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Chisholm V. Georgia and the Question of the Judiciary in the Early Republic

Chisholm V. Georgia and the Question of the Judiciary in the Early Republic Through an analysis of Chisholm v. Georgia (1793), the Supreme Court's first decision, this essay explores how judicial opinions interact with competing legal and political cultures. In Chisholm, the Court had to position itself in relation to legal histories and America's new republican experiment. By basing their arguments on different conceptions of the Court's place relative to the common law and the Constitution, the majority and minority created different pictures of the Supreme Court's standing as representatives of the interests of the American people. These different pictures reveal the way judicial arguments are shaped by a judge's choice of which political or legal culture to emphasize while crafting an opinion. http://www.deepdyve.com/assets/images/DeepDyve-Logo-lg.png Argumentation and Advocacy Taylor & Francis

Chisholm V. Georgia and the Question of the Judiciary in the Early Republic

Argumentation and Advocacy , Volume 42 (3): 16 – Jan 1, 2006

Chisholm V. Georgia and the Question of the Judiciary in the Early Republic

Abstract

Through an analysis of Chisholm v. Georgia (1793), the Supreme Court's first decision, this essay explores how judicial opinions interact with competing legal and political cultures. In Chisholm, the Court had to position itself in relation to legal histories and America's new republican experiment. By basing their arguments on different conceptions of the Court's place relative to the common law and the Constitution, the majority and minority created different pictures of the...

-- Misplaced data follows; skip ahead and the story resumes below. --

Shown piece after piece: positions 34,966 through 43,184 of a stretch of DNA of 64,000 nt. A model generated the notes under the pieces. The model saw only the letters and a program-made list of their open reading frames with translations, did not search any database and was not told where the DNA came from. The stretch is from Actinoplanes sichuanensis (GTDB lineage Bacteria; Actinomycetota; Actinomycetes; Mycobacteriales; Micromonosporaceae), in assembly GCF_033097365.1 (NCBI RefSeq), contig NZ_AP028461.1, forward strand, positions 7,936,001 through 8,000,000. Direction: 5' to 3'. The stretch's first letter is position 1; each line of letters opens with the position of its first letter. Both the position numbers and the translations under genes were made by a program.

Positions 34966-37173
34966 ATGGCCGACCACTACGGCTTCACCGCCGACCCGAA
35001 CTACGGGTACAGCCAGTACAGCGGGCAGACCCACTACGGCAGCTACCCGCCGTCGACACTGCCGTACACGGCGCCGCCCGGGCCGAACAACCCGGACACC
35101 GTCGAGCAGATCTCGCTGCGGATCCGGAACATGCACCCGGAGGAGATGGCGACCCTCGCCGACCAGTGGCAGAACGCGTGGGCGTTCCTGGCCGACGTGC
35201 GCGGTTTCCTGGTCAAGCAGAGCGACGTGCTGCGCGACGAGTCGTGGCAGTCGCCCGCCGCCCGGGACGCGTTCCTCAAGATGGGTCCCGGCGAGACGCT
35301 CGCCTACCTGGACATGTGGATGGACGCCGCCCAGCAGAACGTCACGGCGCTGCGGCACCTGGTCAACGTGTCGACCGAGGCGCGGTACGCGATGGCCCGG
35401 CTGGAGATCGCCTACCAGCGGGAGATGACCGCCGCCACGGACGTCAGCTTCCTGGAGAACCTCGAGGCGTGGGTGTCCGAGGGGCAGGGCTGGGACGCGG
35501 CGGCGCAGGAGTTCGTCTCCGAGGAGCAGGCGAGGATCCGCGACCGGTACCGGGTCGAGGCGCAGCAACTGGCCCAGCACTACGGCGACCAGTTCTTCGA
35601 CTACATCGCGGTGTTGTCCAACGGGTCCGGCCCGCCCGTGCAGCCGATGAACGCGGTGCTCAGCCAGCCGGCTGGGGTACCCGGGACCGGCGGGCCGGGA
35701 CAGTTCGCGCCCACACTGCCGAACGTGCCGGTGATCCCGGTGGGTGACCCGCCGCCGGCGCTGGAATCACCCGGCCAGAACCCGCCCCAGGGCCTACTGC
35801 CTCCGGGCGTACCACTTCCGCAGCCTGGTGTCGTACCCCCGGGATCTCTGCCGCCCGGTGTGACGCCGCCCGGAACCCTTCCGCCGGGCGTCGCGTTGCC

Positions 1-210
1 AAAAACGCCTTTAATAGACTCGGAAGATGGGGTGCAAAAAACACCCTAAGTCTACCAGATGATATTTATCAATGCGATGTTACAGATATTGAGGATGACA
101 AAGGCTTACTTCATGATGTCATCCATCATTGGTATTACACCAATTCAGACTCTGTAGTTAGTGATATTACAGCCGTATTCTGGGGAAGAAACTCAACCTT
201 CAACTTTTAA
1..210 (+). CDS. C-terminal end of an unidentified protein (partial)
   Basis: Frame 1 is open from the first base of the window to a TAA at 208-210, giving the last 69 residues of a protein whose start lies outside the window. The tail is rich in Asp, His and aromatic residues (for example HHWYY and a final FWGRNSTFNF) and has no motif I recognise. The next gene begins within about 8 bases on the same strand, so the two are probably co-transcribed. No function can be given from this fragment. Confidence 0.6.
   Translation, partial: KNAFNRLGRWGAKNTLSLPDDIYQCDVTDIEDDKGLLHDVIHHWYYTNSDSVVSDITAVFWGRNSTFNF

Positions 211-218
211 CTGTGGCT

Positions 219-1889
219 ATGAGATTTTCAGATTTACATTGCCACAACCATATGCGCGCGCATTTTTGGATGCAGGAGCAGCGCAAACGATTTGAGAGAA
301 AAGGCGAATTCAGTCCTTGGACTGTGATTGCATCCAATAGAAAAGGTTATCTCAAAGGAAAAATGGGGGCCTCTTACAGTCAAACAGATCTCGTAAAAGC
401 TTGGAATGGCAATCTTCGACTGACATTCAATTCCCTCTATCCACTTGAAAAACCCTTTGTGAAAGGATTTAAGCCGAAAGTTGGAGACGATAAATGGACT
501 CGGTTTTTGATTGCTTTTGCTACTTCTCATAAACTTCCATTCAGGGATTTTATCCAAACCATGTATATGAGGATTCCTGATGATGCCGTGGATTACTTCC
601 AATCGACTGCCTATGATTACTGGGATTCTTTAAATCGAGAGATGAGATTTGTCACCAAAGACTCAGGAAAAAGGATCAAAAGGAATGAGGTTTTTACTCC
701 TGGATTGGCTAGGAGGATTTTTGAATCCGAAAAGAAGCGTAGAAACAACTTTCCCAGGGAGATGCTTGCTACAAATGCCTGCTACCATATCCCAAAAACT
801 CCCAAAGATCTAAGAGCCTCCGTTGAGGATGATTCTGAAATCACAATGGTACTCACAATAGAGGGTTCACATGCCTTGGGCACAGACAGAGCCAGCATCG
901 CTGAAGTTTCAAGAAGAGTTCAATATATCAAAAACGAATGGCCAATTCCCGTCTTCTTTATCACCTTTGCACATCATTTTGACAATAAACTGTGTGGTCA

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Publisher
Taylor & Francis
Copyright
© 2006 Taylor and Francis Group, LLC
ISSN
2576-8476
eISSN
1051-1431
DOI
10.1080/00028533.2006.11821646
Publisher site
See Article on Publisher Site

Abstract

Through an analysis of Chisholm v. Georgia (1793), the Supreme Court's first decision, this essay explores how judicial opinions interact with competing legal and political cultures. In Chisholm, the Court had to position itself in relation to legal histories and America's new republican experiment. By basing their arguments on different conceptions of the Court's place relative to the common law and the Constitution, the majority and minority created different pictures of the Supreme Court's standing as representatives of the interests of the American people. These different pictures reveal the way judicial arguments are shaped by a judge's choice of which political or legal culture to emphasize while crafting an opinion.

Journal

Argumentation and AdvocacyTaylor & Francis

Published: Jan 1, 2006

Keywords: Chisholm v. Georgia; Supreme Court; early republic; representation; legal argumentation

References